“You can still count on us to be the first to tell you about new concerts, and to point you to the fairest, safest places to buy tickets. Though we won’t be selling tickets ourselves, we’ll always be your trusted home for live music online.

“In short, Songkick and [artist platform] Tourbox are still here for you for all of your concert needs. We’re excited to keep moving fast, doing cool shit and putting fans first. So stay tuned for exciting news coming soon  –  and here’s to the future!”

The Songkick–Live Nation trial is set to kick off next month, although IQ understands it is now likely to be delayed until the new year.

 


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Songkick to shutter ticketing division

Songkick is to shut down its ticketing operation at the end of October, founder and CEO Matt Jones has said in an email to clients.

Songkick, a concert discovery platform, has sold tickets since June 2015, when it merged with white-label ticketing platform Crowdsurge, partnering with artists including Adele and Metallica to sell directly to fans through websites and fan clubs. Label giant Warner Music Group acquired “selected assets” of Songkick – everything bar its ticketing business and all associated “pending litigation” – in July.

That litigation concerns a legal battle with Live Nation/Ticketmaster, which the company initiated in December 2015 over alleged abuses of its “monopoly power” to stifle competition. Despite stepping back from ticketing, Jones says the lawsuit, which is set to begin in November, will continue “unabated”.

“I’m sad to write that on 31 October, Songkick will bow to pressure from Live Nation and Ticketmaster and complete the shutdown of all ticketing operations (including the design and maintenance of artist webpages) we began earlier this year when Ticketmaster and Live Nation effectively blocked our US ticketing business,” Jones writes in the letter, first obtained by Variety and confirmed as genuine by IQ. “Songkick’s concert discovery app, which was sold to Warner Music Group in July, will continue uninterrupted under the WMG umbrella.

“Our antitrust, trade secret misappropriation and hacking lawsuit against Live Nation and Ticketmaster will continue unabated, with trial currently scheduled to begin in the second week of November, just a month from now. Many of you receiving this note have helped us immensely as we prepare for our day in court, and even as we shutter our business we will remain focused on pursuing a legal victory and making the live music industry better for artists and fans.”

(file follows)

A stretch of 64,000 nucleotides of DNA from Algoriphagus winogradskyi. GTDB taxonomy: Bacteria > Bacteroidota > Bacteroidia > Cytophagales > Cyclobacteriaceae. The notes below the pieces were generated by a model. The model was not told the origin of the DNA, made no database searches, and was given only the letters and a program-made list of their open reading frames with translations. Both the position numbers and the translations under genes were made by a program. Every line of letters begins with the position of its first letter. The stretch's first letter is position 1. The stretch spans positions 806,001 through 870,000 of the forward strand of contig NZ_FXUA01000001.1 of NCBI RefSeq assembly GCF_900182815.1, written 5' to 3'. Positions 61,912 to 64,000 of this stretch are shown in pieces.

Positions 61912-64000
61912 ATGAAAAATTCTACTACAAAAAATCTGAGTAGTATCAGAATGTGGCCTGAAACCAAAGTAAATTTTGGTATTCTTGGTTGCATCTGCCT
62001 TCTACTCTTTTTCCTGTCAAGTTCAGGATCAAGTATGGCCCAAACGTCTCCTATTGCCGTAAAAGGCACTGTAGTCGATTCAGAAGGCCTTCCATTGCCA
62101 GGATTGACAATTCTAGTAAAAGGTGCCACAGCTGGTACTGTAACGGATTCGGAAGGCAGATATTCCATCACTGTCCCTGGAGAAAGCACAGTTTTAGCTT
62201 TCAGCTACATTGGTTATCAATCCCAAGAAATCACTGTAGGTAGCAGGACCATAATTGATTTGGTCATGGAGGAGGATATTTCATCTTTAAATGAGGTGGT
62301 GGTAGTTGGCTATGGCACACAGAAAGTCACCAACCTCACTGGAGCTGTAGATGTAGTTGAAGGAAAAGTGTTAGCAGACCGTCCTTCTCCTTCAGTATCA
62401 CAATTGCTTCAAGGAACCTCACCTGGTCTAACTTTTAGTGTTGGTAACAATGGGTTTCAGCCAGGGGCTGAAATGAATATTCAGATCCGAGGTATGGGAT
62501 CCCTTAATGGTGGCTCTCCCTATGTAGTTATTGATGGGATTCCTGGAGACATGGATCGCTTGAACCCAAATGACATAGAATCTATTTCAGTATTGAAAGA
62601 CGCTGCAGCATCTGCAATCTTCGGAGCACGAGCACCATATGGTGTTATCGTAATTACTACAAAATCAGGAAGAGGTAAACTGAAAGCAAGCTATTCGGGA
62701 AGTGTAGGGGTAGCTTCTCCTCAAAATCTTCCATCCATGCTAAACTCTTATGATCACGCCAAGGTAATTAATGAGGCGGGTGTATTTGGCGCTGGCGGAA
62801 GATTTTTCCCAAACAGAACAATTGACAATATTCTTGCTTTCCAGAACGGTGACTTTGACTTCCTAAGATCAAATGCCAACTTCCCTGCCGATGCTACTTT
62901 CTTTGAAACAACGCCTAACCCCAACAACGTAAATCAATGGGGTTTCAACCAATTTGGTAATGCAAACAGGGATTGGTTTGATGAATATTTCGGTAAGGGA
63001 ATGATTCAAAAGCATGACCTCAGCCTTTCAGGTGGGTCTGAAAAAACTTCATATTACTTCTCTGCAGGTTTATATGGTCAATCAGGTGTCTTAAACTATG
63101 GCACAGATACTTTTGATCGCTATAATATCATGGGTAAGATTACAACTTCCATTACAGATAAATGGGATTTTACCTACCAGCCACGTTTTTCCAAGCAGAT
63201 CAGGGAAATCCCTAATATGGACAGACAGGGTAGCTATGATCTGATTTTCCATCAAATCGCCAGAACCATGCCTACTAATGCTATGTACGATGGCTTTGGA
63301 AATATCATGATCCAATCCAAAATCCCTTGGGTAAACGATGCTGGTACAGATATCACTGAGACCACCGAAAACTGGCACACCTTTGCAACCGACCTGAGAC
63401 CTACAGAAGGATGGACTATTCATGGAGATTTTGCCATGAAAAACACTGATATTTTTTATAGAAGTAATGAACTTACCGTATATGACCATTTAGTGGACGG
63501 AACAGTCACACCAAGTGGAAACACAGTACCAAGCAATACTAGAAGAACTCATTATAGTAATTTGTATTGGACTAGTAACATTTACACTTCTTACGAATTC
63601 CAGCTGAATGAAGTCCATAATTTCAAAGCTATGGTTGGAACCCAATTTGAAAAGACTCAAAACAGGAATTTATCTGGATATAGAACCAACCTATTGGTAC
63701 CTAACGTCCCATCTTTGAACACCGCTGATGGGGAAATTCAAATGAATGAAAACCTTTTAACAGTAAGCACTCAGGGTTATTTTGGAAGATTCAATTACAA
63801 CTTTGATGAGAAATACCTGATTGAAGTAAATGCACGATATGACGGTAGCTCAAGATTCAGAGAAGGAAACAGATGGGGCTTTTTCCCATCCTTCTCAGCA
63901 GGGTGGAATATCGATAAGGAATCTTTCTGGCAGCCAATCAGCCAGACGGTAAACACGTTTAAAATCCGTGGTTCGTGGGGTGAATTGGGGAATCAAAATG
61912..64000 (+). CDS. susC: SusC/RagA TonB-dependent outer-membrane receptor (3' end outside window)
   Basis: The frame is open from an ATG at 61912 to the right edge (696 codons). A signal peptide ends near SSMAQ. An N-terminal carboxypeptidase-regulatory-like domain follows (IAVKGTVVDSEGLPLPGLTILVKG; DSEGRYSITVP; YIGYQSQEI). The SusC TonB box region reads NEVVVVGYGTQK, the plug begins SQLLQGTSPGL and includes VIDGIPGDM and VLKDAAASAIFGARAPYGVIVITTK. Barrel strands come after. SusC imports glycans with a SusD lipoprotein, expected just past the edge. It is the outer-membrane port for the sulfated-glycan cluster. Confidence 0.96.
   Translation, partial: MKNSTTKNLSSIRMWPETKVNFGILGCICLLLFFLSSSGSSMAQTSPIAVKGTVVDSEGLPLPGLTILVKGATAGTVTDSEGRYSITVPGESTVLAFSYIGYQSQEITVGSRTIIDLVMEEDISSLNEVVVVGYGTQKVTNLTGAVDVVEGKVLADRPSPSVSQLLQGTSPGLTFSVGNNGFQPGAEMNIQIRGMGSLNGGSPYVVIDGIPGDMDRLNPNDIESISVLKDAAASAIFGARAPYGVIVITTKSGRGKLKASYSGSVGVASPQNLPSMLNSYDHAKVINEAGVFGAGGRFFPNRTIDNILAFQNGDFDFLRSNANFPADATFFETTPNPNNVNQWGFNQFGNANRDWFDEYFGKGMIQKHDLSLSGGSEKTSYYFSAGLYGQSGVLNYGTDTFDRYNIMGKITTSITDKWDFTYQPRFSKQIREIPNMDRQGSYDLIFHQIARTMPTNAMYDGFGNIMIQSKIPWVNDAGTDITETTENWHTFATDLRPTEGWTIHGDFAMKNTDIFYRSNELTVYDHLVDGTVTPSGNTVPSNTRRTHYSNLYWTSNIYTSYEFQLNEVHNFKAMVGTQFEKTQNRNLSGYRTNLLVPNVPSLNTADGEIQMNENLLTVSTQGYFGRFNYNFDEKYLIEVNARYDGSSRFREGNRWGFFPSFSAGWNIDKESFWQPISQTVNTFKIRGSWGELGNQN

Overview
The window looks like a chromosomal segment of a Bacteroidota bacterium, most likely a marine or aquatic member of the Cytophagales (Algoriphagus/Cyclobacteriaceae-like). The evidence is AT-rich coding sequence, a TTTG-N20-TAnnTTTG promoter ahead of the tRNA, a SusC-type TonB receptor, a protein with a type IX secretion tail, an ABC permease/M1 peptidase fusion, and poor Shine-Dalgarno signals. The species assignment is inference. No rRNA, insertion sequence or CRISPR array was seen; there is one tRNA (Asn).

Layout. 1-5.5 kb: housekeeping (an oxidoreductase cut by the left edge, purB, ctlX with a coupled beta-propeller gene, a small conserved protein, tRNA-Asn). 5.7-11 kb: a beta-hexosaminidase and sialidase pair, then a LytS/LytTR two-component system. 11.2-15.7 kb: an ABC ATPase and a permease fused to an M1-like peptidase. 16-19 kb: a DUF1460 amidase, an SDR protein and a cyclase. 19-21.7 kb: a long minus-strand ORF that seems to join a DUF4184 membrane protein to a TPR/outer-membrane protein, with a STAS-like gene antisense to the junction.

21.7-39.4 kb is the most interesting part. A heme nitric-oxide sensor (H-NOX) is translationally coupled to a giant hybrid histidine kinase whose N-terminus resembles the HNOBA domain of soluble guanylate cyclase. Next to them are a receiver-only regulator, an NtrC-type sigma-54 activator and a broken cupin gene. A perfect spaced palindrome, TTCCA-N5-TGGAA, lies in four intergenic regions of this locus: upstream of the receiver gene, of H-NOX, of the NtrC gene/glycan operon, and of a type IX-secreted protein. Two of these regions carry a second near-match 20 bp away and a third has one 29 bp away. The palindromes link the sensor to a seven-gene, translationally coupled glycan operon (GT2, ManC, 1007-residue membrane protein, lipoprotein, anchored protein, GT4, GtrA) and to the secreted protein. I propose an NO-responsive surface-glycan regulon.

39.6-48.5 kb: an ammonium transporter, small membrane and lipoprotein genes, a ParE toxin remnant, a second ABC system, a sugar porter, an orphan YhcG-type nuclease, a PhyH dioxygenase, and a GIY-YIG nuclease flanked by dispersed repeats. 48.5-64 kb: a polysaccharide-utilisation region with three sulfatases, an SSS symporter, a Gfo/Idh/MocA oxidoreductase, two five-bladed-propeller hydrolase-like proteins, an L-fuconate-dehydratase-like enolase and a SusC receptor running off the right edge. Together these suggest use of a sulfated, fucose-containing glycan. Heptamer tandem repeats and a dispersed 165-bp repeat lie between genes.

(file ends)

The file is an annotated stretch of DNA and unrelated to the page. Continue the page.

“Even as we shutter our business we will remain focused on pursuing a legal victory and making the live music industry better for artists and fans”

The lawsuit accuses Stephen Mead and Zeeshan Zaida, two former Crowdsurge/Songkick employees who moved to Ticketmaster, of illegally accessing confidential Songkick information with the intention of turning it over to their new employer, reports Amplify. Both have since exited Ticketmaster.

Jones concludes his letter by thanking all Crowdsurge/Songkick employees and clients, “who [have] worked tirelessly over the last ten years with nothing short of a remarkable passion to better the live experience for artists and fans”.

“If you are an artist, promoter or venue for whom we have sold tickets to a show occurring on a future date, you will be contacted individually over the following three business days to arrange for payment,” he writes. “All outstanding amounts will be paid in full.

“If you are an artist, promoter or venue currently using our services to sell tickets, list shows, store customer data or power parts or all of your website, these services will become unavailable on 27 October. 

On behalf of myself and all of my colleagues, it’s been a pleasure to work with you. Once again: thank you, for everything.”